On Friday, February 8, the life of GPS alumna Glynn Key ’82 was honored with a city-wide proclamation of Glynn D. Key Day.
To commemorate the proclamation, GPS hosted a special assembly for its student body, Key’s former classmates, friends, and family as well as Mayor Andy Berke and student leaders from The Bright School, Chattanooga Girls Leadership Academy, Howard School, and Signal Mountain School.
Declaring February 8, 2019, as Glynn D. Key Day—the day that would have been her 55th birthday—Mayor Berke spoke of Key as “a stellar athlete, and a natural leader … also known for her keen sense of humor and her love of life.”
To celebrate Key, GPS senior Nadia Herrera, president of the GPS Video Club, produced a documentary about the former Bruiser, who was also president of her senior class and GPS Student Council and the recipient of the Senior Scholarship. Included in the video are interviews with Key’s GPS classmates Talley Green, Beth Van Deusen, and Mary Williams Wolf, along with photos of Key culled from GPS yearbooks. To view the documentary, click here.
A major theme in the documentary was “Glynn is love,” the signature Glynn had written on the side of a textbook. Those interviewed in the documentary explained that this was Glynn’s mantra and one that she lived out.
“It really struck me when I first noticed it,” one classmate says in the documentary, referring to the phrase on one of Key’s books. “I thought, Can you even do that? but I realized later this was a message that Glynn was putting out to all of us, that this was her intention in life, and at that young age she was already beginning to leave her mark.”
After the assembly, GPS students and guests from other schools formed discussion groups to reflect on how Glynn had left her mark as well as to share how they each aspired to impact the world around them. Motivated by the message “Glynn is love,” the groups used this time to decorate bookmarks that would remind them of what “mark” they might leave on the world.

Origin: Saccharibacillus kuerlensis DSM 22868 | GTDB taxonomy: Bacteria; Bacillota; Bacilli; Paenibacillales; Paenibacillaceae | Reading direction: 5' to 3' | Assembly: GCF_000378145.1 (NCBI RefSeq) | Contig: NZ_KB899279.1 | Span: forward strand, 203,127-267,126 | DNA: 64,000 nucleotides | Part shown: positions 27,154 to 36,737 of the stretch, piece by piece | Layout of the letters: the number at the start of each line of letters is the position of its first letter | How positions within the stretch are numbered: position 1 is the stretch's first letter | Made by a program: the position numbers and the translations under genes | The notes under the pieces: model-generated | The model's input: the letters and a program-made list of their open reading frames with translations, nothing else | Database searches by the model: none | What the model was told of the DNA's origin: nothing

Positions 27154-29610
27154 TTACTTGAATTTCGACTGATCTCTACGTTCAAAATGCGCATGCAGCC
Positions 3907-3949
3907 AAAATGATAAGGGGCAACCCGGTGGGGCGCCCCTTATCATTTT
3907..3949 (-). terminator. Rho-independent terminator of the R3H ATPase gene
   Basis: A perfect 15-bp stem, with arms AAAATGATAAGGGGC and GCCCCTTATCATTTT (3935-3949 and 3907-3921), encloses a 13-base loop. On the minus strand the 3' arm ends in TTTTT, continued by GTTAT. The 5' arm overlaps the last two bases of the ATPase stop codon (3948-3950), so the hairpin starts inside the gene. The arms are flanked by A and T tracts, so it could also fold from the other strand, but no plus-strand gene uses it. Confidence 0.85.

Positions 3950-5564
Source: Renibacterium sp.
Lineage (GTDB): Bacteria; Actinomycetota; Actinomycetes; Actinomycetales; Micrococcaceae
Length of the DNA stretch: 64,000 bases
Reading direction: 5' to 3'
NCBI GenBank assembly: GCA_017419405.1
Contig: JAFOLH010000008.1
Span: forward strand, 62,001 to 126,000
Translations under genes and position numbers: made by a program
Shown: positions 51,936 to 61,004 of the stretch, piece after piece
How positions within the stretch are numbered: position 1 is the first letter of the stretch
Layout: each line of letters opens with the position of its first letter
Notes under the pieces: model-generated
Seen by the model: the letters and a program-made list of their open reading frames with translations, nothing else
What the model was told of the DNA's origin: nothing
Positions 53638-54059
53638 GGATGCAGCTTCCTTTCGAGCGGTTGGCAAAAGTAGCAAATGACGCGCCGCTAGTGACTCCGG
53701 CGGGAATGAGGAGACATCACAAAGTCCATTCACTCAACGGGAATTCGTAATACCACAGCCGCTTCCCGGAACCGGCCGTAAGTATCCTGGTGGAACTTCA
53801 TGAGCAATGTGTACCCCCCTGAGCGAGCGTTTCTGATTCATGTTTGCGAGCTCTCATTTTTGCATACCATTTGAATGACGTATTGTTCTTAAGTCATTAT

GPS alumna and attorney Melody Shekari ’06 was also present for the assembly and joined the group activity. The youngest candidate in the U.S. running for a major political party during the 2016 congressional election, Shekari was able to share with her activity group how she has left her own mark within her career field. “Sometimes you do the hard thing and you don’t win, but you’re advancing the opportunity and possibility for the next person along,” Shekari said.
Key served on boards for the Miller Center for Public Affairs, the Wharton School of Business, and the University of Virginia’s Board of Visitors. She attended UVA as a Jefferson Scholar and earned her law degree there. She began her legal career as an associate at Covington & Burling in Washington D.C., and later became a partner with WilmerHale. In addition to being a founding board member of the Ridley Scholarship Fund for African American Students at UVA, she also served on the selection committee for the Jefferson Scholars Program.
Key had also served in the first Clinton Administration at the Department of the Interior and successfully negotiated a Florida Everglades restoration settlement under then-Secretary of the Interior Bruce Babbitt.
At the time of her death, Key was General Counsel for General Electric, overseeing a global team and projects in 130 countries.
As the GPS community, we are honored to have hosted this event and thank her family for returning to campus so we could share in the celebration of her life.
View photos from Glynn Key Day here.